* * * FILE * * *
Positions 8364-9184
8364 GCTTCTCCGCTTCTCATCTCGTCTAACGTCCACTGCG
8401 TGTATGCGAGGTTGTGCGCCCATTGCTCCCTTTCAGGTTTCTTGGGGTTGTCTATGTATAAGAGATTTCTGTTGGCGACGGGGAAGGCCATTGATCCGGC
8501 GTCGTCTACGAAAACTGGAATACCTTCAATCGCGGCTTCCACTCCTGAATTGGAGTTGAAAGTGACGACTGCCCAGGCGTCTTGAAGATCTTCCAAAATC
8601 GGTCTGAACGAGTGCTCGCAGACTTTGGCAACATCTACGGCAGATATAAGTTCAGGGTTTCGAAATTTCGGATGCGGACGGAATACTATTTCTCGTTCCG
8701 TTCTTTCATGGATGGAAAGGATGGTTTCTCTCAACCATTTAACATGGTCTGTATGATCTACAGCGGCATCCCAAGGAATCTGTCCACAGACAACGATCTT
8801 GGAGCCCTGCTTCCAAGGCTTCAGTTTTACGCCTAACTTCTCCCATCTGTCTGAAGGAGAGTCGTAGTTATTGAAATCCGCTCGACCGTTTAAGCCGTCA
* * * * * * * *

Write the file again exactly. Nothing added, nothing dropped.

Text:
Positions 8364-9184
8364 GCTTCTCCGCTTCTCATCTCGTCTAACGTCCACTGCG
8401 TGTATGCGAGGTTGTGCGCCCATTGCTCCCTTTCAGGTTTCTTGGGGTTGTCTATGTATAAGAGATTTCTGTTGGCGACGGGGAAGGCCATTGATCCGGC
8501 GTCGTCTACGAAAACTGGAATACCTTCAATCGCGGCTTCCACTCCTGAATTGGAGTTGAAAGTGACGACTGCCCAGGCGTCTTGAAGATCTTCCAAAATC
8601 GGTCTGAACGAGTGCTCGCAGACTTTGGCAACATCTACGGCAGATATAAGTTCAGGGTTTCGAAATTTCGGATGCGGACGGAATACTATTTCTCGTTCCG
8701 TTCTTTCATGGATGGAAAGGATGGTTTCTCTCAACCATTTAACATGGTCTGTATGATCTACAGCGGCATCCCAAGGAATCTGTCCACAGACAACGATCTT
8801 GGAGCCCTGCTTCCAAGGCTTCAGTTTTACGCCTAACTTCTCCCATCTGTCTGAAGGAGAGTCGTAGTTATTGAAATCCGCTCGACCGTTTAAGCCGTCA